Home / Music / Concert Reviews / Pablove Benefit Concert @ Turner Hall Ballroom

Pablove Benefit Concert @ Turner Hall Ballroom

Jan. 18, 2014

Jan. 20, 2014
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Photo credit: Benjamin Wick
It’s official: the 1990s are now officially a part of our collective past, an era that is now seen primarily through the hazy lens of nostalgia. Particularly in the realm of alternative rock (a phrase that came of age during the ’90s), genres and artists that once seemed remarkably transient are now seen as seminal cultural touchstones—for both those that lived through the decade and those too young to remember staying up late to catch the latest installation of “120 Minutes.”

As in past years, nostalgia was a crucial component of Saturday night’s Pablove Benefit Concert, a yearly event that aides the fight against childhood cancer, often reunites bands that played vital roles in the evolution of Milwaukee’s music scene. Yet even opening act Vic and Gab was not immune to looking backward, as this of-the-now Milwaukee act (their “Let You Down” was RadioMilwaukee’s song of the year for 2013) delivered a set that drew heavily from their debut album Love of Mine and evoked such ’90s luminaries as 10,000 Maniacs, Mazzy Star, and Belly. Though their sometimes too-safe alternative rock could stand to get a bit dirtier, sisters Victoriah and Hannah Gabriela Banuelos have beautiful voices that work well together, and Victoriah’s guitar playing is reminiscent of a young The Edge.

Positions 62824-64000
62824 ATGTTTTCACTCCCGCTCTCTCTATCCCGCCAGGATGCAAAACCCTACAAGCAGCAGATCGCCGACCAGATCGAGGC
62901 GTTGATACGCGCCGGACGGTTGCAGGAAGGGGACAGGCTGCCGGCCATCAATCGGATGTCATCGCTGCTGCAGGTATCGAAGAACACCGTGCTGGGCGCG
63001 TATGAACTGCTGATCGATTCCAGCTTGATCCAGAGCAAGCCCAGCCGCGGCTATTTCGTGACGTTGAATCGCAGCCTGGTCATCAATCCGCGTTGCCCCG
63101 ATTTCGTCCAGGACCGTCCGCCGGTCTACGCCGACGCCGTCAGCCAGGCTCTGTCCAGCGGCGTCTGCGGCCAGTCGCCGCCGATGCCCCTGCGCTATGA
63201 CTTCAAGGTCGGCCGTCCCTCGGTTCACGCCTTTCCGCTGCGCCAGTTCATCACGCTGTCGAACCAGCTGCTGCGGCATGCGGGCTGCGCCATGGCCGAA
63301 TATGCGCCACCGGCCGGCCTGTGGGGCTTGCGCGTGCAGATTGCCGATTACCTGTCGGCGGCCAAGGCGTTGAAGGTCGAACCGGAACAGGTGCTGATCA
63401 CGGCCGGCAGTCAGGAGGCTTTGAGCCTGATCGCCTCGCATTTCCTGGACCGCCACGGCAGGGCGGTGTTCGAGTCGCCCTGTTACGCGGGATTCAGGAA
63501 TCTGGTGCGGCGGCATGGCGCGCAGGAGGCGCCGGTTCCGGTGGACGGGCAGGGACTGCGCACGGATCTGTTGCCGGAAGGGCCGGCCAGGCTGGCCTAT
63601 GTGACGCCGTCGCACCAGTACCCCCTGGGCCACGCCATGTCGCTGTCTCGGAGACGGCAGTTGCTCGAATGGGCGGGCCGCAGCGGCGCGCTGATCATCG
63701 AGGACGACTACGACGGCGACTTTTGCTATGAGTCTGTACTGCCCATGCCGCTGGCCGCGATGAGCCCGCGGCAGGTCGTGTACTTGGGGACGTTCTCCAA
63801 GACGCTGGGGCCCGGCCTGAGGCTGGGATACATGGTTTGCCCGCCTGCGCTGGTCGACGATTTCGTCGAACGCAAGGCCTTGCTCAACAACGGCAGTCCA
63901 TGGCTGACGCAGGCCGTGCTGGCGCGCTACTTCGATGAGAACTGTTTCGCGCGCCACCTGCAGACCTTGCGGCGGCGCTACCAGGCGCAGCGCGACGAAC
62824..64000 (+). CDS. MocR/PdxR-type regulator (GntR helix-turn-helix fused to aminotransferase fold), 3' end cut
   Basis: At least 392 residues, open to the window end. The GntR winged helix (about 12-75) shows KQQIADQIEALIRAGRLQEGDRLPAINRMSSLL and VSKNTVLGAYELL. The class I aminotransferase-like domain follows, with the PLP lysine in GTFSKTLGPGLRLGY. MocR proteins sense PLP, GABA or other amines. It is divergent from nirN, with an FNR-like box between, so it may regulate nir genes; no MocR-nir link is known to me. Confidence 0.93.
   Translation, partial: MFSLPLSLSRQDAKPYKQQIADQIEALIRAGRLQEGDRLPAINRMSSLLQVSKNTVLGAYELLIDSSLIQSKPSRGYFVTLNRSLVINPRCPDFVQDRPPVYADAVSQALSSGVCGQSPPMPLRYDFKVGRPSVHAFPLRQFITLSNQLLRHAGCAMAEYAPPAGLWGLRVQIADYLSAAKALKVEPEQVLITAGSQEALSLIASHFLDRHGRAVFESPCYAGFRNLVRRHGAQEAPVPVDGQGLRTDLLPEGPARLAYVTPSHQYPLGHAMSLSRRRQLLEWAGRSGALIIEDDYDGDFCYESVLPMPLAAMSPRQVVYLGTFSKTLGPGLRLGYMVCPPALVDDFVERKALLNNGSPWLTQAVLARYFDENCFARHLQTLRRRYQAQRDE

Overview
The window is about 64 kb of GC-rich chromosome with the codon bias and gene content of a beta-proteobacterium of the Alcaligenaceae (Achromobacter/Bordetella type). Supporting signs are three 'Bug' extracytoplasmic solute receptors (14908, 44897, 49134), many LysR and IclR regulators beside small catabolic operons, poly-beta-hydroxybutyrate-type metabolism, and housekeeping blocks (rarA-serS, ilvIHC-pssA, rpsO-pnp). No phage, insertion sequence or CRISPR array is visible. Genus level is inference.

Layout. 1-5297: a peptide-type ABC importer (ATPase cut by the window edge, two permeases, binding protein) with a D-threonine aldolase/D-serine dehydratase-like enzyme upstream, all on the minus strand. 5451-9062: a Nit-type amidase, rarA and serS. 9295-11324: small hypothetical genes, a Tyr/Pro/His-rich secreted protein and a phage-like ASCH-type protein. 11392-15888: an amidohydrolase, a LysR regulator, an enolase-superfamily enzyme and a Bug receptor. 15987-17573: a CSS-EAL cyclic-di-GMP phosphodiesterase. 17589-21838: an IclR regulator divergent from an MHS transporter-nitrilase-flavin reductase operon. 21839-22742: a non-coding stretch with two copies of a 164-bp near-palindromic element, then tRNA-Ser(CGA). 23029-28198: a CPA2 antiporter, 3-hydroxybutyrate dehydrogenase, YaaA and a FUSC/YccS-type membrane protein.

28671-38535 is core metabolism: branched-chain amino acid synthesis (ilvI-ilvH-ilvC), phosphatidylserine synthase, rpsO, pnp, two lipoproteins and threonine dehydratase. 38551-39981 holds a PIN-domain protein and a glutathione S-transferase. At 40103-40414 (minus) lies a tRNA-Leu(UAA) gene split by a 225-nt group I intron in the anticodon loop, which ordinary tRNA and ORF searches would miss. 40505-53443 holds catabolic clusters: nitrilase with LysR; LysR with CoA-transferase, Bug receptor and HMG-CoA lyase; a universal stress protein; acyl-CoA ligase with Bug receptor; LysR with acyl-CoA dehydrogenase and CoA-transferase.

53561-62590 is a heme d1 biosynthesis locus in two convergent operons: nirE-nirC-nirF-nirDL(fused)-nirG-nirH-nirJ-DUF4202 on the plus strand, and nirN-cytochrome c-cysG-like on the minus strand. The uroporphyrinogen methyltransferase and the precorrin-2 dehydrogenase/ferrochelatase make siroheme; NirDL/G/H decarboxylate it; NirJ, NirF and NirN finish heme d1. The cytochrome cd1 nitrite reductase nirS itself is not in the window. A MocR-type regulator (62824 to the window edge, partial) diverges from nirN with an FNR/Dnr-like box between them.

While Vic and Gab received a strong response from the near capacity crowd, the majority of those in attendance were there to see sets by two favorites from the ’90s or just after: The Benjamins and Alligator Gun. In the aftermath of the power-pop tsunami that they barely missed, The Benjamins’ material sounded too familiar and derivative. The guitar-driven angst rock of Alligator Gun, on the other hand, has aged much better. Drawing from their extensive catalogue, Alligator Gun offered up a propulsive set that highlighted the influence of the 1980s on those that came of age in the ’90s (a cover of Husker Du’s “Don’t Want to Know if You Are Lonely” loudly made this point). Songs such as “Dogs Hold Grudges” (from their 1993 debut album, Shirk), “Countdown by Fives” (from 1995’s OneHundredPercentFreak) and “Wink” (from their last studio album, Over and Out) reminded the listener of the timeless power of the indie rock equation of loud guitars plus a broken heart. And as the crowd screamed along to set closer “Delaware” it was clear that some things are indeed worth remembering.


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